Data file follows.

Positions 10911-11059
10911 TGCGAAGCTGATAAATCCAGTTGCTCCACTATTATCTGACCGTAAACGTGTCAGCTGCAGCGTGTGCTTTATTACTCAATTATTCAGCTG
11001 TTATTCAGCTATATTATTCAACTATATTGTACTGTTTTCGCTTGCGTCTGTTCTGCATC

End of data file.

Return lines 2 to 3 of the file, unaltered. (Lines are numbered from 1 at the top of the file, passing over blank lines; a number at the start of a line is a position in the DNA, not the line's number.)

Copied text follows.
10911 TGCGAAGCTGATAAATCCAGTTGCTCCACTATTATCTGACCGTAAACGTGTCAGCTGCAGCGTGTGCTTTATTACTCAATTATTCAGCTG
11001 TTATTCAGCTATATTATTCAACTATATTGTACTGTTTTCGCTTGCGTCTGTTCTGCATC